It is important to understand that Polakov’s socialist and pro-worker theories of organization were not in-spite of his scientific management, but rather an expression of it. Scientific management was a product of applying the principles of engineering to the production process as a whole. While engineering principles can be directed toward the maximization of output regardless of any other factors, it can also be directed toward the realization of other ends. For Polakov, this meant a borderline obsessive crusade against waste. Waste of time and waste of resources meant increased human toil and increased ecological destruction, which he saw as twin thefts from the workers. Taylor, on the other hand, saw idleness and inefficient labor methods as thefts from the general public of consumers and while employers saw them as a theft from their bottom line. Other Taylor Society members like African-American minister C. Bertrand Thompson argued for a more holistic accounting in texts like The Relation of Scientific Management to Labor. Where Human Relations smooths out contradictions between employers and workers, the Taylorists were consistently blunt and sober about them in their analyses, striving to give as-objective an account of the results of potential methods as possible. Knowledge of safe steel-milling methods and the rates of industrial accidents entailed by the use of particular coal mining techniques is as useful to organized labor as it is to employers.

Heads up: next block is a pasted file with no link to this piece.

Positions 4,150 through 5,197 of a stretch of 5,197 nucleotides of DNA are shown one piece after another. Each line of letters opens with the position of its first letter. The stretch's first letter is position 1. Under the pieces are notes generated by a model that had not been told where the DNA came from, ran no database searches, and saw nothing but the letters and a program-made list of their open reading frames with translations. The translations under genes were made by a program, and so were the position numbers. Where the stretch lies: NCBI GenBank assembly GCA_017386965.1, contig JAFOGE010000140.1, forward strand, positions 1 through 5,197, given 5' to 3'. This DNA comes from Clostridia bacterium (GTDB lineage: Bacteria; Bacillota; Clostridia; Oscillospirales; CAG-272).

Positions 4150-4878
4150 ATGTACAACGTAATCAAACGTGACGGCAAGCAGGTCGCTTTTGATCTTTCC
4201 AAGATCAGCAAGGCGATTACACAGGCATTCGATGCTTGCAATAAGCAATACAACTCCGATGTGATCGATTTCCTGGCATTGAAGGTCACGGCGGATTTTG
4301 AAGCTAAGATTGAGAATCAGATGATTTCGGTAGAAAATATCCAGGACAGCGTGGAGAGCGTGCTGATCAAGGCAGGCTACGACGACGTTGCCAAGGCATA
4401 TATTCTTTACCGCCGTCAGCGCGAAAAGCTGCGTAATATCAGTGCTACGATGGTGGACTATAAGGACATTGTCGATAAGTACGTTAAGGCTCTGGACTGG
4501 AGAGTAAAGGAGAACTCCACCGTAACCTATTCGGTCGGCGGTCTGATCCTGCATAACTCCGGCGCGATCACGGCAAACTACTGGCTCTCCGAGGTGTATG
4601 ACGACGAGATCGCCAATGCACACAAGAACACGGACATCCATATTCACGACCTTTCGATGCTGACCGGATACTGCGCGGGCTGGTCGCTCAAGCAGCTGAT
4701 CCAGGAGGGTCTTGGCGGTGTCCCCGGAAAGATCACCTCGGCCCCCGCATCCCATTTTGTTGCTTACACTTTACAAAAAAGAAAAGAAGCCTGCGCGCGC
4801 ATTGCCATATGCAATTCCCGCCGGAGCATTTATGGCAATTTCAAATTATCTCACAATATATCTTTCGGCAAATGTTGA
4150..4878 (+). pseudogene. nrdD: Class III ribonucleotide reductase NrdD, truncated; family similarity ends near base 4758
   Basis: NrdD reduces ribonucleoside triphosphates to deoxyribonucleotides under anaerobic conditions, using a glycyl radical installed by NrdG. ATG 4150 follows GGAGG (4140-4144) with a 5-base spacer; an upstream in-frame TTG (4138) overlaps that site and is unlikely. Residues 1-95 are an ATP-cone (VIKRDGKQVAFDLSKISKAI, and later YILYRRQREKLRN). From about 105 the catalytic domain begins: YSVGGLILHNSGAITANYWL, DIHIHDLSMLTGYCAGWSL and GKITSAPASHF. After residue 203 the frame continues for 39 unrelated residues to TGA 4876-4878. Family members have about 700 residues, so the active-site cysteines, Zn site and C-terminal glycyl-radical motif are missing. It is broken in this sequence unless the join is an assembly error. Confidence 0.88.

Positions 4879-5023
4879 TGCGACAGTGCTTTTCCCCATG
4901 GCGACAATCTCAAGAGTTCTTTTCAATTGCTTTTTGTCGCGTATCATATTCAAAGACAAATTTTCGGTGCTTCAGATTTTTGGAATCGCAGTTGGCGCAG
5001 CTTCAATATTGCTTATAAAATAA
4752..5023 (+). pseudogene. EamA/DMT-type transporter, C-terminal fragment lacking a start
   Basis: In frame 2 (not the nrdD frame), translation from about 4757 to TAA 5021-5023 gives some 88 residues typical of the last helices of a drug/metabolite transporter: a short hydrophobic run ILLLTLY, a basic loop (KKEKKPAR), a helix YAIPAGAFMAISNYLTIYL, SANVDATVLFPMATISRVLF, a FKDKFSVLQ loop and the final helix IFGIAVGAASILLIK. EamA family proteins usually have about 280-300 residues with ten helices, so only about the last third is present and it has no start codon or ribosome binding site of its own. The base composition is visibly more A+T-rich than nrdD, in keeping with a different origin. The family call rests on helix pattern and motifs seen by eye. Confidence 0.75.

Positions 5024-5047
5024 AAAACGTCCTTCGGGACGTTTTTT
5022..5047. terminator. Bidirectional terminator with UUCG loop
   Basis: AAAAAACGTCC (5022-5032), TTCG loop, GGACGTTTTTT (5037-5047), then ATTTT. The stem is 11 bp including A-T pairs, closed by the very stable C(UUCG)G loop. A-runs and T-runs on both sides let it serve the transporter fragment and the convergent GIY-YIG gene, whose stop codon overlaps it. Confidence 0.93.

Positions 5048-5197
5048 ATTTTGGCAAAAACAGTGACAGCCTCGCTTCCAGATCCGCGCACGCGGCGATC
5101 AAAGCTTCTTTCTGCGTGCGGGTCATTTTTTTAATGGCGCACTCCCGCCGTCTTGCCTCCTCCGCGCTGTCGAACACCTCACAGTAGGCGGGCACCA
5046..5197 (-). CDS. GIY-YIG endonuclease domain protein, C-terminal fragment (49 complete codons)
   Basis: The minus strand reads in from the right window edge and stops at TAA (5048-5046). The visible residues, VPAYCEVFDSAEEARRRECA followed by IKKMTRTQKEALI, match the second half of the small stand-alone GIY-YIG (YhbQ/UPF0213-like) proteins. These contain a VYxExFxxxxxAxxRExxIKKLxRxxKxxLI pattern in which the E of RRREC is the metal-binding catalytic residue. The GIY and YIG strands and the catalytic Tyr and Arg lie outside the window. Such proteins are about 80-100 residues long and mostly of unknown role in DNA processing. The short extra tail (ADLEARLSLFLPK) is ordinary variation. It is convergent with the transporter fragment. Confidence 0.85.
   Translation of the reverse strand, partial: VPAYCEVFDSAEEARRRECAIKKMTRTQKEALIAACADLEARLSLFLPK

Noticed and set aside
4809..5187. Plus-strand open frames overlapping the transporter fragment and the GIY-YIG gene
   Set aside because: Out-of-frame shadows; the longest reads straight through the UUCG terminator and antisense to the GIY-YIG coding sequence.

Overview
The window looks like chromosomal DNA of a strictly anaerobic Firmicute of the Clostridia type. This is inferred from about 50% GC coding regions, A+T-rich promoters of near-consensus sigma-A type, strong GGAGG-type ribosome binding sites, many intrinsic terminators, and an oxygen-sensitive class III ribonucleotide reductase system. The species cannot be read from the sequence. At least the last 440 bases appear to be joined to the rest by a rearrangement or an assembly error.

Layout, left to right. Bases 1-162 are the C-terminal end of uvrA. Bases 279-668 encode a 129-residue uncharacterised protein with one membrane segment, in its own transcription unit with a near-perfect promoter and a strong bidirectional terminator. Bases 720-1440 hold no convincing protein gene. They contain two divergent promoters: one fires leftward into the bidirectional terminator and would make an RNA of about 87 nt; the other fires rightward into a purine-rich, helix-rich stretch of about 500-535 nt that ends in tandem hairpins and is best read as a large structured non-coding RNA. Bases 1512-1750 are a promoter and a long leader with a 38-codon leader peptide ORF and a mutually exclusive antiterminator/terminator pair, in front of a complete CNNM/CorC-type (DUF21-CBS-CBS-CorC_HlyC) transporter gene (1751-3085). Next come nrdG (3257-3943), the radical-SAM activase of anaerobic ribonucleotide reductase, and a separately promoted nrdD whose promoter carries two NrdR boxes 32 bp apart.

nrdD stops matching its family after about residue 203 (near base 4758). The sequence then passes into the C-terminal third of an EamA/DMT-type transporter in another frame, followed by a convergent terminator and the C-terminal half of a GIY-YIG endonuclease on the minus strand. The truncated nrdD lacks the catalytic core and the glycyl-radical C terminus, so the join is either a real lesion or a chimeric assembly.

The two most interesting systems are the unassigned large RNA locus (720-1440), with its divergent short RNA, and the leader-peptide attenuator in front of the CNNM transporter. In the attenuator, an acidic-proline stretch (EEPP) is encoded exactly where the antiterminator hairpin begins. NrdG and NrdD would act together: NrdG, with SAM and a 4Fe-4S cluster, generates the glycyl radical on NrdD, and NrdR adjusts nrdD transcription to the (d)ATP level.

The life of Walter Polakov, a man who dedicated his life to not only the cause of socialism but also practical improvements in the lives of workers, is criminally forgotten. In him, there was no contradiction between the broader goal of human emancipation and the day to day work of using science to make life better. Polakov spent much of his life tracked and harried by the FBI for his radical views and immigrant status, yet for his brilliance won himself a place at the table among the elite of American engineering. He would travel to the Soviet Union and apply his knowledge toward developing a more humane system of production than he found and return to the United States to fight for proletarians here.

Fortunately, the story of his life is no longer spread out among moldering archives thanks to the work of Diana Kelly. In The Red Taylorist, Kelly draws on a wealth of primary documents including FBI records to paint a compelling portrait of a man who persevered through hardship, persecution, and tragedy, while never wavering from his noble purpose. From his arrival in the United States as a bright-eyed engineer to his death as a penniless thrice-married divorce, the personal drama of Polakov’s life and the deep philosophical, political, and scientific problems are given excellent treatment. Below is an interview with Diana Kelly about her book, The Red Taylorist: The Life and Times of Walter Nicholas Polakov. I hope it will help shed light on Polakov’s significance to a new audience. 

Can you give some background about yourself and your academic work?